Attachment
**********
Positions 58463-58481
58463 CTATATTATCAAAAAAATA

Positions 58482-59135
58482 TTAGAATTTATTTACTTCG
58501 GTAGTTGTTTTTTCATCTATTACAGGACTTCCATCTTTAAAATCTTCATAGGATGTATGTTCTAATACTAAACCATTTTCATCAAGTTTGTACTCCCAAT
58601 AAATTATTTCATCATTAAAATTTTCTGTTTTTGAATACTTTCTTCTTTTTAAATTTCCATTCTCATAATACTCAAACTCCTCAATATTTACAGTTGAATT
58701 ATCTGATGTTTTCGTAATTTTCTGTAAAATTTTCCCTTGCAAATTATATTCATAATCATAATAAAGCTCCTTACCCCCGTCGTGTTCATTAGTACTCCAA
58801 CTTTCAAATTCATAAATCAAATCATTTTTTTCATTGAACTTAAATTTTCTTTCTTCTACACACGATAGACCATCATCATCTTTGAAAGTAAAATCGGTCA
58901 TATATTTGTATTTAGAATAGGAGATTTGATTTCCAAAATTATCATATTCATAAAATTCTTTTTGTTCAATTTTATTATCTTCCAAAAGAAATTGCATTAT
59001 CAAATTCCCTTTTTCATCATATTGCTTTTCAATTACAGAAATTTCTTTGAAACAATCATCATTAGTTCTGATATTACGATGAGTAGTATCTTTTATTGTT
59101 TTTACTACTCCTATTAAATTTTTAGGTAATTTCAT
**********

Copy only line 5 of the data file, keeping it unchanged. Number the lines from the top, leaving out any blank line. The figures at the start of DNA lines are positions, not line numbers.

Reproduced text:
58501 GTAGTTGTTTTTTCATCTATTACAGGACTTCCATCTTTAAAATCTTCATAGGATGTATGTTCTAATACTAAACCATTTTCATCAAGTTTGTACTCCCAAT